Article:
At Red Rooster, it was incredible, the time spent by marketing and operations, looking at the unit dimensional daily sales figures. When really, the daily sales figures were basically decided months and months, and months, and even years earlier, in terms of what that brand architecture was, what was that brand signature in terms of consideration – all that top of the funnel stuff that we talk about in marketing.

But then on the client-side, you get so surprised at how addicted you are to that daily unit dimensional: “Oh my God, we’re down 2% or up 1%. Amazing, we’re up 7%.”

And then there’s this forensic auditing that goes on, of trying to find out what happened yesterday versus last year or last week, or last month. When really, working and trying to measure what matters and pulling yourself back from that day-to-day is really difficult on the client-side.

So, what that means for agency partners, everyone’s then trying to dance to that drum saying I’ve got the answer, and none of them really do. They have a piece of it, they have a little bit of it, but ultimately, it’s more of a longer-term strategic process. There are all sorts of variables, but ultimately, there’ll be three to four to five things that really matter.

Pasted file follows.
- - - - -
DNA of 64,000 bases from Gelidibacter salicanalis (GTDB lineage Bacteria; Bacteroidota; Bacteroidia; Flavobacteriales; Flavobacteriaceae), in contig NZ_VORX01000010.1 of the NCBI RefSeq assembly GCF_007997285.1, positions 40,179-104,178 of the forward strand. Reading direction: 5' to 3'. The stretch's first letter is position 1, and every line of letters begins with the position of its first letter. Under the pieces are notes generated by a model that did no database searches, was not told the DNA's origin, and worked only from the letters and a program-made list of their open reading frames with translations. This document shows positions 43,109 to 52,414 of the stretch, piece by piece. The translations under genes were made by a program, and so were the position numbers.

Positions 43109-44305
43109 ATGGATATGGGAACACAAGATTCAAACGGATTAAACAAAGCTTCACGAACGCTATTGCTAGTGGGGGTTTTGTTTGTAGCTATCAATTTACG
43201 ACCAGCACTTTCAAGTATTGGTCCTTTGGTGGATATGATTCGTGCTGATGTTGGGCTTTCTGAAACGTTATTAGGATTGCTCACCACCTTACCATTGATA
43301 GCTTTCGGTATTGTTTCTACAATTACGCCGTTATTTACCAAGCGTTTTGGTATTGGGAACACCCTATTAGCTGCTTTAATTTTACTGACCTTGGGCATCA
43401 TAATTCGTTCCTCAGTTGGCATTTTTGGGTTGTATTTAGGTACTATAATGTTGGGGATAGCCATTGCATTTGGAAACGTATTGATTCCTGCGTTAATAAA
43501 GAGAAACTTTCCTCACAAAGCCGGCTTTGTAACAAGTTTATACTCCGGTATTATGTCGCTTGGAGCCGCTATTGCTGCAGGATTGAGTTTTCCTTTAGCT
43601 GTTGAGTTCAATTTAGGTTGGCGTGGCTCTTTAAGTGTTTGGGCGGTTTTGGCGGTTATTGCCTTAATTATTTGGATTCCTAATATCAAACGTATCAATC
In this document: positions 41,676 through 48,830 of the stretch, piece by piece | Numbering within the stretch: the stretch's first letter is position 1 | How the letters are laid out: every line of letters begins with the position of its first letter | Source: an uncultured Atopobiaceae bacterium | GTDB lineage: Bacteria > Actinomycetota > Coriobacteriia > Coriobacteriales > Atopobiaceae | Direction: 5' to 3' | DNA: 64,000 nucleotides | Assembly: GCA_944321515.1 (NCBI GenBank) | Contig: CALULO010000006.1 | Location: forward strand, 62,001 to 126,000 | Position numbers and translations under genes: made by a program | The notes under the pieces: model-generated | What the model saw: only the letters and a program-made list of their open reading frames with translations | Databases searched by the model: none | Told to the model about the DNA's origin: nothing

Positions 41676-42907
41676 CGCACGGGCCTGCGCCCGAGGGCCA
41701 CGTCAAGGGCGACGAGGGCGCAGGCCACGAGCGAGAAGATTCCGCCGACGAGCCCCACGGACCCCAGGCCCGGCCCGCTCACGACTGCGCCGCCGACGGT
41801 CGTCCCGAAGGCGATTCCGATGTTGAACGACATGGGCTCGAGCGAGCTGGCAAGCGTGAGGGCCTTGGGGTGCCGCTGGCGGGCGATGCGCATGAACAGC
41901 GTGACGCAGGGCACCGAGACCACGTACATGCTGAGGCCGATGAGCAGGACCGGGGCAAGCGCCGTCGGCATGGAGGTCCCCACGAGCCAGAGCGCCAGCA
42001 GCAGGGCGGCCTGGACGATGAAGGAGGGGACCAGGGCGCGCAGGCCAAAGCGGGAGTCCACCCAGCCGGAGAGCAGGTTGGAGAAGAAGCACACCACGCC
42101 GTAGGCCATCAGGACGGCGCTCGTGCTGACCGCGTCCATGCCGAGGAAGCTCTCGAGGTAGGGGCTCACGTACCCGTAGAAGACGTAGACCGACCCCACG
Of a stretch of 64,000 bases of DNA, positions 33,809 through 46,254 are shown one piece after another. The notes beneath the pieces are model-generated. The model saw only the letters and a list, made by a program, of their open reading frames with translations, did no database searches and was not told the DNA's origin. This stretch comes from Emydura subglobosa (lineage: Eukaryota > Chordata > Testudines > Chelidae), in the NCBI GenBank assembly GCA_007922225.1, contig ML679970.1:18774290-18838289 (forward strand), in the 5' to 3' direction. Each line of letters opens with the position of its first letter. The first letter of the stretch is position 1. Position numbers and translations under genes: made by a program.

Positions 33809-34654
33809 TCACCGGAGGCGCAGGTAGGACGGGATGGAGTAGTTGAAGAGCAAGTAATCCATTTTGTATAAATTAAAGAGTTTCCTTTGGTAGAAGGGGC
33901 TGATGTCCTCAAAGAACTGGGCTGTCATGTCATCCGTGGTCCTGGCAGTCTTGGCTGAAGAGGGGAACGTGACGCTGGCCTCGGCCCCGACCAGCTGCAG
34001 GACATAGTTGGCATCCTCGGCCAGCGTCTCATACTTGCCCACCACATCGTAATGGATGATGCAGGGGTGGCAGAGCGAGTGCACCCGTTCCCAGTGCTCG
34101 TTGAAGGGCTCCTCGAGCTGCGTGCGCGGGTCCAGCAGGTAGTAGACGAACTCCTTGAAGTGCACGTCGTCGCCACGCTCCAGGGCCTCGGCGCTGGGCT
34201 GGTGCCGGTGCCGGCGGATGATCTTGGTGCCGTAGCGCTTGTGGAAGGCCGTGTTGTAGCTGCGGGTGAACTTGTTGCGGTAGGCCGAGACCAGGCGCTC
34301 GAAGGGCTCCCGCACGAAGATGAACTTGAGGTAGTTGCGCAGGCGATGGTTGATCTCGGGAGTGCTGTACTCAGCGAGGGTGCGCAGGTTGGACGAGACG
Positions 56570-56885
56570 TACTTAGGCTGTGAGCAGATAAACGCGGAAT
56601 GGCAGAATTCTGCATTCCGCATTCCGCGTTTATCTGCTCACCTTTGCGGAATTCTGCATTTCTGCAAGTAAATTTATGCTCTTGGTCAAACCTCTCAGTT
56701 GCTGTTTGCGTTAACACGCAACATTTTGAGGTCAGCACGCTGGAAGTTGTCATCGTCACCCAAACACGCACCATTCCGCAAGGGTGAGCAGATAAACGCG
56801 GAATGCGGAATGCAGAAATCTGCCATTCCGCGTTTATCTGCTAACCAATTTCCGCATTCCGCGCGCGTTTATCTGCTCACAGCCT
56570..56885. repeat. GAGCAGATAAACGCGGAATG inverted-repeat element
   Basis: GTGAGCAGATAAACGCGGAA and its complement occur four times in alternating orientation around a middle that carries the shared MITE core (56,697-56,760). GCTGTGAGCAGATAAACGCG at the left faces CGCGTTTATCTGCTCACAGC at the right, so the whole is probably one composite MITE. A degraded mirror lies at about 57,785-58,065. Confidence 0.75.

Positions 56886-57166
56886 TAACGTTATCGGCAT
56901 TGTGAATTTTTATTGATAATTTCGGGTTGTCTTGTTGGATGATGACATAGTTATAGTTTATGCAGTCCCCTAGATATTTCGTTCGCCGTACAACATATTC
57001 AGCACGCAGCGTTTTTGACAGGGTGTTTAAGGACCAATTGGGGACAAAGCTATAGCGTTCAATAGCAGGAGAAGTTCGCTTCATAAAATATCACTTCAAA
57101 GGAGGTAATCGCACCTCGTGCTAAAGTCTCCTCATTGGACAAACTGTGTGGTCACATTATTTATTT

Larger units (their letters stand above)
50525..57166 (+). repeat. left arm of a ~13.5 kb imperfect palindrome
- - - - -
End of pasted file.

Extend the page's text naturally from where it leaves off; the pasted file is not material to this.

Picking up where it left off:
Darren:

So, I’ve got a friend who’s a pilot, a commercial pilot, and he said, no pilot flies on the instruments. As in, you’re constantly course-correcting. It’s a waste of energy because if you’re constantly course-correcting, you don’t know within the next 10 kilometres, you’re going to get a jet stream that’s going to put you back on, anyway.

He said you watch it for trends. You watch it for potential watch-outs ahead, but you’re not adjusting the aeroplane constantly to being right on target. And I think that’s, in some ways, what you’re explaining here, is that when people become so obsessed about the macro measurement, in retrofit, what it should be informing is, is this trending to working or is it trending to not working? And if it’s not working, then we have a problem. If it’s working, perhaps we should be doing more of that.